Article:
Oyster Boy Review 10  
  January 1999
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» Levee 67


Giscombe, Madsen, & Myles

Kevin Bezner

  Giscome Road.
C. S. Giscombe.
Dalkey Archive Press.
104 pages, $10.95 (paperback).
ISBN: 1564781844

  Burning in Paradise.
Michael Madsen.
160 pages, $14 (paperback).
ISBN: 1888277068

  School of Fish.
Eileen Myles.
Black Sparrow Press.
200 pages, $14 (paperback).
ISBN: 157423031X

Somewhat of a cross between Williams' Paterson, Olson's Maximus Poems, and Dante's Divine Comedy, Giscome Road is an exploration, by the ancestor of an explorer, of blood and water, family and names, and Afro-Caribbean heritage written mostly in long lines that mirror the content of these:

the name cycled along sourceless in the trees
like it was a presupposition of lyrical
  content to the remote
like it was a repeated tone looping the

C. S. Giscombe's repeated tones bring us the news of the past and present, a new historical sense of this continent, where a man can lose a leg because of fucking two women, or an eye in a fight, and can taste blood as rich as strawberry juice. You too taste this "blood as if it were out there telling," let dark earth fill your mouth.

Most who know Michael Madsen will recall him as the psycho Mr. Blonde, or Vic, in Quentin Tarantino's Reservoir Dogs. Mr. Blonde is a singular problem for a hapless gang of jewel thieves when he starts shooting up the store once the alarm goes off; he then decides to carve up a cop he takes hostage in one of the most vicious scenes in movie history. That same viciousness, that same darkness, is what informs Madsen's poetry.

Madsen is at once a weary, jailhouse Bukowski and a street wizened Baudelaire. He examines the world around him with detachment that can be chilling and insight that slides easily into flesh, letting warm blood flow. His poems are like the artworks he sees in the Prado:

Faces, faces always passing,
each different, each looking,
all lonely, never finding.
I realized today at the Prado
why art is so important.
It can be manipulated
to reflect the time it's from
for us to see what they hoped
we would or never could.

If some poets write poems that are raw instead of cooked, Madsen writes poems that are like a shot animal taking its last breath, the blood just beginning to color fur. He's a rough; he's got his finger in the wound.

I suppose Eileen Myles would be considered third generation New York School by David Lehman, who recently became the chronicler of that movement. She studied with Paul Violi, Alice Notley, and Ted Berrigan at the St. Mark's Poetry Project, which she ran from 1984-1986. But she's also connected to Black Mountain and the Beats, like so many of those New York poets. It is this confluence of sources that has enabled Myles to write a poetry that has cut its own stream.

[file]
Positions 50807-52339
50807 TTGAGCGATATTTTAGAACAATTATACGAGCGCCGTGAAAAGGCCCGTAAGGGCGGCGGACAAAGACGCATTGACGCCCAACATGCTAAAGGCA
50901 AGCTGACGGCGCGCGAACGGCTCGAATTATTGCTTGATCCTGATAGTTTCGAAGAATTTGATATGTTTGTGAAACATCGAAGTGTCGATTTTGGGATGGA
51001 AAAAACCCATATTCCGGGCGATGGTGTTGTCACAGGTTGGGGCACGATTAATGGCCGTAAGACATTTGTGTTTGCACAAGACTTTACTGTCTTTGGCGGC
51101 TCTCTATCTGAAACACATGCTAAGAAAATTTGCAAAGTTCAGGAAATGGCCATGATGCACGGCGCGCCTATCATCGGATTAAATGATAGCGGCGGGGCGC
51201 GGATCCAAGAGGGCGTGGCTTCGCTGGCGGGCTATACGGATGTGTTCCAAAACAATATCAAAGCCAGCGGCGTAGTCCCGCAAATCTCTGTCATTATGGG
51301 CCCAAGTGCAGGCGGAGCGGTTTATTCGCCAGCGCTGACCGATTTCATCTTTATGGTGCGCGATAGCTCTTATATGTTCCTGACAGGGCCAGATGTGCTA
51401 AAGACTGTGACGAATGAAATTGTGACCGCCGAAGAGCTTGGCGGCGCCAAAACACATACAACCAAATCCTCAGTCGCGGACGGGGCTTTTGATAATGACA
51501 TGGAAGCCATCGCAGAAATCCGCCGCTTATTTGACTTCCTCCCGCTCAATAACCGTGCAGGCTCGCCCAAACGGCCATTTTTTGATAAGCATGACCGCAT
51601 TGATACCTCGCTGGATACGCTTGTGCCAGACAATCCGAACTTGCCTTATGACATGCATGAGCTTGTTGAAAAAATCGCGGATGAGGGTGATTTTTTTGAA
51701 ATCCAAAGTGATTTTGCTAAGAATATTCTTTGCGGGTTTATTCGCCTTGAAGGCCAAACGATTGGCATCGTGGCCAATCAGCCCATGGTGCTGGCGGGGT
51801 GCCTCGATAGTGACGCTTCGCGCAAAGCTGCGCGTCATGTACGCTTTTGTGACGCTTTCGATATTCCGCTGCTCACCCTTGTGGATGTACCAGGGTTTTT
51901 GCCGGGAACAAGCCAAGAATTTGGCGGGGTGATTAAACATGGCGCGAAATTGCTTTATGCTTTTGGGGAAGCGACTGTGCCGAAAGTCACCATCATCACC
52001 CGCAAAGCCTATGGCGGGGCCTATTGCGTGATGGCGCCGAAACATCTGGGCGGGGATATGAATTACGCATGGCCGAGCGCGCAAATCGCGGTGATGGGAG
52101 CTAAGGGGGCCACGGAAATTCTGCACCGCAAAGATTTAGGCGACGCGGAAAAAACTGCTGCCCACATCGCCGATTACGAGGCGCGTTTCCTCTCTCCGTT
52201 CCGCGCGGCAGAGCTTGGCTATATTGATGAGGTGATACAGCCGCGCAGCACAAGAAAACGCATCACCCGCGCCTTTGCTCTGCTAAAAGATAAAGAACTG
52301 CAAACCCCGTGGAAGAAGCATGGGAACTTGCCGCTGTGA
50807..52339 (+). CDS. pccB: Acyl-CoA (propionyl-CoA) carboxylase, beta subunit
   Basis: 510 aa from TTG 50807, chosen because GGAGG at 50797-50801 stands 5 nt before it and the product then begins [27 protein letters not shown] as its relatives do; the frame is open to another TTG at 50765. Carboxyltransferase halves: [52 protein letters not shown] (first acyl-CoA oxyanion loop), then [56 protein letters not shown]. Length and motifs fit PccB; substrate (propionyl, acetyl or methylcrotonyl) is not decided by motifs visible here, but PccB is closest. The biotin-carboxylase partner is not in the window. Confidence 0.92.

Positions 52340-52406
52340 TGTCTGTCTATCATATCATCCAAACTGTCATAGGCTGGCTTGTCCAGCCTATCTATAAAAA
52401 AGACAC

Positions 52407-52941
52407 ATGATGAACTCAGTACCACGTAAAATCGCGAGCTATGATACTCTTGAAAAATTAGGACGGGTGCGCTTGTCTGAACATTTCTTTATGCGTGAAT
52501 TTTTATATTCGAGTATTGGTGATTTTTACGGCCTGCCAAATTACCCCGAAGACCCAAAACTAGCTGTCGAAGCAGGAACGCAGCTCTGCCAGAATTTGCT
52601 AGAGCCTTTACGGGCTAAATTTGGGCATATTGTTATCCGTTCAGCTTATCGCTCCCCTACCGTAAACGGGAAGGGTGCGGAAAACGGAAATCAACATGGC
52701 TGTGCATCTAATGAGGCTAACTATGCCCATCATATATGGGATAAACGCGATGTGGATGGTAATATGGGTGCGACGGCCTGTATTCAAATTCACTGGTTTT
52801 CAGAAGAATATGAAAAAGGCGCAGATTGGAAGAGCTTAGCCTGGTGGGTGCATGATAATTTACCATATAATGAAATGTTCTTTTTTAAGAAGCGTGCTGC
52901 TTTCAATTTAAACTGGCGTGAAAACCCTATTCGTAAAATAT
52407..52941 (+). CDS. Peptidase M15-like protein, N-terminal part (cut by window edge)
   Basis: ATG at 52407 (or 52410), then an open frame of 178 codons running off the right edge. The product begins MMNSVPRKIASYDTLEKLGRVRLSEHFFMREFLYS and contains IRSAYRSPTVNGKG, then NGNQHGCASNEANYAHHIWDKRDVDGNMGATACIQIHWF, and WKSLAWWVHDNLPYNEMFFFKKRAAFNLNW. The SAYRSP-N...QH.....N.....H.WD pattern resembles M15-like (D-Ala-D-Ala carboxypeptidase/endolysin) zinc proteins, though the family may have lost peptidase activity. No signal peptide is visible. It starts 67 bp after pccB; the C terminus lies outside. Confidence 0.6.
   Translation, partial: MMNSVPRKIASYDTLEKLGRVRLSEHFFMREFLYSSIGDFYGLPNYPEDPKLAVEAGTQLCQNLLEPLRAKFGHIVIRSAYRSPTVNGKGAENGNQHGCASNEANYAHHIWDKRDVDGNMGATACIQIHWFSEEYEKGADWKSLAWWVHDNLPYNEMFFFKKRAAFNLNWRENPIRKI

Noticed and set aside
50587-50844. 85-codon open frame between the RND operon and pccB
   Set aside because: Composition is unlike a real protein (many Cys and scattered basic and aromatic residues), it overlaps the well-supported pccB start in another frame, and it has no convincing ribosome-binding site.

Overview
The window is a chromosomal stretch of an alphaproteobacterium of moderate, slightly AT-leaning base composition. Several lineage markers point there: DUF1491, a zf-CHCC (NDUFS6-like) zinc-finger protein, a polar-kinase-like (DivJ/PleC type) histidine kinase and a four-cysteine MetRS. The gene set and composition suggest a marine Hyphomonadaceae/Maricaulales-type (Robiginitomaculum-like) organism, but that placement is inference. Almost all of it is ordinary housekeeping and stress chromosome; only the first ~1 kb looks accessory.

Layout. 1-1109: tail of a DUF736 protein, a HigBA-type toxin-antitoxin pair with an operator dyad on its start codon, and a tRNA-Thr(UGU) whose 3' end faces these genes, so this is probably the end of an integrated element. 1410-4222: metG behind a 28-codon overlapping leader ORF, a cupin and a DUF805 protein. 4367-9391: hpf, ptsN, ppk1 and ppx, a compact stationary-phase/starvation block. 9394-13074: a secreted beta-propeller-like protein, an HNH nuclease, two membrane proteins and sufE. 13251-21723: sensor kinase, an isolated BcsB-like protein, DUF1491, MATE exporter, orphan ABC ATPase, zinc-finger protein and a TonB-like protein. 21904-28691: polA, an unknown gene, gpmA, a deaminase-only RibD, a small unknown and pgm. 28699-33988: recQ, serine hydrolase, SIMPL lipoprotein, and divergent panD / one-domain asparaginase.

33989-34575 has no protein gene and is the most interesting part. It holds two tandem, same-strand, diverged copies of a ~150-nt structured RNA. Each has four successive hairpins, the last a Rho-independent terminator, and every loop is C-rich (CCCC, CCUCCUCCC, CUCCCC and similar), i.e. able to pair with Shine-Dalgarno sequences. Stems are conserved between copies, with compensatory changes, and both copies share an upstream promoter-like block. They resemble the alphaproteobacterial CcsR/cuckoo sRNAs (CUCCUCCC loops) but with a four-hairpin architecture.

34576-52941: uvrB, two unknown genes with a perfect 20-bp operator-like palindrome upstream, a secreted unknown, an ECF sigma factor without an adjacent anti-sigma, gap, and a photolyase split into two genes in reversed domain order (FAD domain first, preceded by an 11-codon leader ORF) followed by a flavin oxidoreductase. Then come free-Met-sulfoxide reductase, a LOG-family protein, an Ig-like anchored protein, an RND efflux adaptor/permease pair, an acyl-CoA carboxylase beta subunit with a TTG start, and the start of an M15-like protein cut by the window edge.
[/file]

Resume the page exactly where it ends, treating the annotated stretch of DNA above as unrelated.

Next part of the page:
In her collection, Myles includes her statement of poetics, "The Lesbian Poet." She writes how even though she is a lesbian, she has gained much from three male poets—"Jimmy Schuyler, John Wieners, and Robert Creeley." The first two are gay men, Schuyler one of the original New York Poets, Wieners a student of Duncan's and Olson's at Black Mountain. Creeley, in my view, is the most important poet of form since Williams. Myles also mentions Ginsberg, Stein, and half a page of women writers from every strain, including Kathy Acker, Marilyn Hacker, Barbara Guest, and Anne Waldman.

Myles is proof of the axiom that to be avant garde one must be part of a movement. One must know the source of one's poetry and how a new poetry emerges from it.

School of Fish is Myles' ninth book. It is a breakthrough book, one that should, as a result of its discussion of poetics and its stunning poetry, find an audience of younger women writers in particular but also any other bent and non-M.F.A. writing poet male or female.

Mostly, her poetry resembles in appearance the short-lined poems of Creeley and Schuyler, and she is as contemplative as both, but she gains a flow of her own both in form and content:

I saw that
lighter. I never
miss a living
trick. It's
my last winter. Never
again see
so much
white. I've
hit the
ceiling now
& the branches
of your

Like Creeley, she's a brilliant poet of love, but a woman loving women love. Here is the poem "No No," which closes the book:

Look I don't know
about getting
things back
a woman stands
in a room
& it's winter
she sees herself
there are 3 hot things
to tell her lover
soon the day
changes shape
not this bird
but it's different
the box stays
the room in her head
soon both heat
& winter are gone
I want to live
in my thoughts
of you, I believe
in you like a door
that returns

In those last five lines, what a payoff.